‘I didn’t know then, as he held me in his arms, that less than 5 years from that night he would be dead.’

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“I didn’t know then, as he held me in his arms, that less than five years from that night he would be dead.

I didn’t know that ’til death do us part’ would come so quickly.

I didn’t know that there would be a lot more sickness than there would be health…

I didn’t know that this moment would be one of the few that he would feel well enough to dance with me.

Those moments came, ever so often though. When our babies finally fell asleep and we’d have enough energy to dance in the kitchen, suds still on my hands from the dishes as he would pull me away from the sink when his favorite song would come on.

I didn’t know that those moments would feel so very far away when he was so sick, he couldn’t walk to the shower by himself, let alone dance with his wife…

For so long after he died, I prayed and prayed I would dream of him, and yet, when I closed my eyes all I could see was him frail, sick and withering away. All I could see for so long was him dying right in front of me. I could barely remember his smile or his laugh or his touch because his illness clouded anything good.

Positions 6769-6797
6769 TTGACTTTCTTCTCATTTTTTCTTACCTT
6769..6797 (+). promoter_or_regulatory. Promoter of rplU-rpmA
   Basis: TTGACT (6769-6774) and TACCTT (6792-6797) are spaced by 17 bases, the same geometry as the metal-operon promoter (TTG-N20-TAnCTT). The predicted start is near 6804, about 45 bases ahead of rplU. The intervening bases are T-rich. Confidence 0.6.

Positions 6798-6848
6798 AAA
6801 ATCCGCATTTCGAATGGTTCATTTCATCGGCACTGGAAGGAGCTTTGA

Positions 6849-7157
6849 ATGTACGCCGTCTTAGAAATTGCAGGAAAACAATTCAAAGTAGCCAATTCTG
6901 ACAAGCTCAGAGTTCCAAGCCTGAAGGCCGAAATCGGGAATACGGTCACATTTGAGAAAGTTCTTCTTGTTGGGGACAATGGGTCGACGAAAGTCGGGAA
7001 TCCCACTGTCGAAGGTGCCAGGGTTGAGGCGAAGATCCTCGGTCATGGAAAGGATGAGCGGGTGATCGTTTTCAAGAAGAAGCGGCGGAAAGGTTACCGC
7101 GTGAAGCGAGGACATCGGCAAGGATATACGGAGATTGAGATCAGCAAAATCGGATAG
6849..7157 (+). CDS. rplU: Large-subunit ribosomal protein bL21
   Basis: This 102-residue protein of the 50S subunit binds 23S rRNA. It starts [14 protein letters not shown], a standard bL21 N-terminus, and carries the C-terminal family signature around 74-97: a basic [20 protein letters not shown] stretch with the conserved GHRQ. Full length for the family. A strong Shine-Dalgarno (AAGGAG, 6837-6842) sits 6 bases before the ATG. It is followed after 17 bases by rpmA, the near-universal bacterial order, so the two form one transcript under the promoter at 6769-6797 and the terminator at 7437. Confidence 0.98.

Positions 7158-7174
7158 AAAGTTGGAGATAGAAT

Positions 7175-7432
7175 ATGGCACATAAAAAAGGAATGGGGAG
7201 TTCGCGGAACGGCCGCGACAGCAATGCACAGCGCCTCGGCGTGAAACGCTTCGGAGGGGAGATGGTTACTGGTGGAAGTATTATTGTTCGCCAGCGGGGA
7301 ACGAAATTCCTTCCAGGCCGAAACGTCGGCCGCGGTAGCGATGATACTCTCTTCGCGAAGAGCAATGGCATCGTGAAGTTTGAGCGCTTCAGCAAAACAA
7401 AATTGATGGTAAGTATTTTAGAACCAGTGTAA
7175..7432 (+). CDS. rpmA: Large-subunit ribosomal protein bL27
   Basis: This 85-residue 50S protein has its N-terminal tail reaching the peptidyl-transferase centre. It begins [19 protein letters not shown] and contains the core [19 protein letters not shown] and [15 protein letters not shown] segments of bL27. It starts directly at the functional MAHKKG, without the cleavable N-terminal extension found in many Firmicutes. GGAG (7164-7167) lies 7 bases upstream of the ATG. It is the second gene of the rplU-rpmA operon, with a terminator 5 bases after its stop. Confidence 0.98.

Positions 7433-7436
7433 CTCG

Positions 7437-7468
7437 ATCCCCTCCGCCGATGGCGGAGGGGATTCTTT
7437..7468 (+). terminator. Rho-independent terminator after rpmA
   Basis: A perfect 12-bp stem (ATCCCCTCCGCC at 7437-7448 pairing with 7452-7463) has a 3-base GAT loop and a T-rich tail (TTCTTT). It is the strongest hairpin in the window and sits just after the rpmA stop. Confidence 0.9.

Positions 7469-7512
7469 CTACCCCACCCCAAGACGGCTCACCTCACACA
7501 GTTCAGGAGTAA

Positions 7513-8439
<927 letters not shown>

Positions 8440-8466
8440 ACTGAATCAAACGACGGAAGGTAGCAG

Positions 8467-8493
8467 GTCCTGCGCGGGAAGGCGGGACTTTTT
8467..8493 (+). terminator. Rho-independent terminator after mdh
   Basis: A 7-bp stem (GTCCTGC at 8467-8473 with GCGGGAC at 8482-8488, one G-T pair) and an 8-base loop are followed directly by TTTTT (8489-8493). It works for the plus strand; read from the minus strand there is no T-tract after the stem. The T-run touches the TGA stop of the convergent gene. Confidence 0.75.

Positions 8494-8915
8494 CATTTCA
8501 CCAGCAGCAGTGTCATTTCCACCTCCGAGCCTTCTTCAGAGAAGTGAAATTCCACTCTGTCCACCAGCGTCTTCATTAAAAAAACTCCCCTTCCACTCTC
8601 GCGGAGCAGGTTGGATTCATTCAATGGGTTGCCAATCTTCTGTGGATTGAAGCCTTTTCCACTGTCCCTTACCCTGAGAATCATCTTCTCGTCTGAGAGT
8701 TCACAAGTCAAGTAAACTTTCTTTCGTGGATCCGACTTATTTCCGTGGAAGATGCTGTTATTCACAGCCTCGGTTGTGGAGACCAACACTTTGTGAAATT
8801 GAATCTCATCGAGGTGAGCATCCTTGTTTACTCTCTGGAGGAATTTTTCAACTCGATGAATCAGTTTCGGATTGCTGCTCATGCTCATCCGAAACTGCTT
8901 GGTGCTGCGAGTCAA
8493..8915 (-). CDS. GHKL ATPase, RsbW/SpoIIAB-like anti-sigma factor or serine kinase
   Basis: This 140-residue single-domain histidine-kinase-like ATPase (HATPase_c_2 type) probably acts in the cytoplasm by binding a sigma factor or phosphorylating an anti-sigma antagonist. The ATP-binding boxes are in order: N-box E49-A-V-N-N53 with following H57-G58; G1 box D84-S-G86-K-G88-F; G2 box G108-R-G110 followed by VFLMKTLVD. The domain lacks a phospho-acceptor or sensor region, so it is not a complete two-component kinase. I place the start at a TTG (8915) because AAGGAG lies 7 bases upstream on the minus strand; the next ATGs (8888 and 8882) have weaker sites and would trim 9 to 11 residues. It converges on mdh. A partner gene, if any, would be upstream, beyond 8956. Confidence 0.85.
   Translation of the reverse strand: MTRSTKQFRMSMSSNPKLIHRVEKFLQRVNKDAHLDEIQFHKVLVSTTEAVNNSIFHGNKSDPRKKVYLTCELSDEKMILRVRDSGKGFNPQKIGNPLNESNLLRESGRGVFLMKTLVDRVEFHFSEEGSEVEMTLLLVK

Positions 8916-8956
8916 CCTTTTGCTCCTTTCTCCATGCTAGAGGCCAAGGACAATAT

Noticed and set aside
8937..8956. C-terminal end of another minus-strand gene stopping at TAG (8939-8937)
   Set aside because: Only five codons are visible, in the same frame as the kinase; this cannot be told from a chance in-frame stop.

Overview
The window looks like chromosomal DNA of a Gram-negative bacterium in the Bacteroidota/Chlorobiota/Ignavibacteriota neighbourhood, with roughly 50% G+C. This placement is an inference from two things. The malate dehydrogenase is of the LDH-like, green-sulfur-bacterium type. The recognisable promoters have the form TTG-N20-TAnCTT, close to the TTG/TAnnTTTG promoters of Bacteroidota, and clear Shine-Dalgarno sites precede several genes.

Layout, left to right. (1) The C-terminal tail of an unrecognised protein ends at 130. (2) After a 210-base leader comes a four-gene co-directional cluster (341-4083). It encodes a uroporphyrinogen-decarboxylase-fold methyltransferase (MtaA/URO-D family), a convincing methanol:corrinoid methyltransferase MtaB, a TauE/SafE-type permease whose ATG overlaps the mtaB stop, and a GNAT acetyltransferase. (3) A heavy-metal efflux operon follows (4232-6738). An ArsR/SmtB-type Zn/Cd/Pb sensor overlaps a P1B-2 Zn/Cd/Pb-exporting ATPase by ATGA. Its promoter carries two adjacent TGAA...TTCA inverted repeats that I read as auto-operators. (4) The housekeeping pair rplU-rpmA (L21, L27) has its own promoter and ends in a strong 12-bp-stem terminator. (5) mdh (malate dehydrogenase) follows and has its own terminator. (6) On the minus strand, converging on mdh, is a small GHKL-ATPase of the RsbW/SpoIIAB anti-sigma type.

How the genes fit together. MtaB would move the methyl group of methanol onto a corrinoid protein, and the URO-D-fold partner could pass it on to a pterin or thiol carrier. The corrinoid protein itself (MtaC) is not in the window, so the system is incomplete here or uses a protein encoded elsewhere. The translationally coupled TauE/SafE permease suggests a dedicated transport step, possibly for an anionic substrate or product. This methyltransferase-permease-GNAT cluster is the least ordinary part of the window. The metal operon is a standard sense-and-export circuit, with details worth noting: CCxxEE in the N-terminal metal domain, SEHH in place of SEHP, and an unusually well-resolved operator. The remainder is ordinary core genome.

A week ago, I was in a yoga class and, lying in the final pose I shut my eyes and I saw an ocean glittering from the sun and then I saw him–whole and happy.

He walked up to me, hand outstretched. I grabbed his hand and he held me tight and we began to dance. His face and body were full and muscular, not gaunt and paper-thin like in the end. The fog of death had lifted from his eyes, and they sparkled and shone as bright as they did when he said, ‘I do’ so many years ago.

He stopped swaying and kissed me on the forehead, turned and walked away. He left, and I was OK. I was OK because we got that one last dance. I am OK because I remember… I remember the first day and the last day he took my hand.

I fought to remember the good times and through the years, they slowly returned. And recently, I finally gave myself the permission to leave the pain at the grave and walk away free from the torment of suffering that is cancer, and in turn, I freed his memory as well…”

Adam Houseman Photography

This story was submitted to Love What Matters by Nicole Hastings of Just A Mom. The post originally appeared hereSubmit your story here, and be sure to subscribe to our best love stories here.

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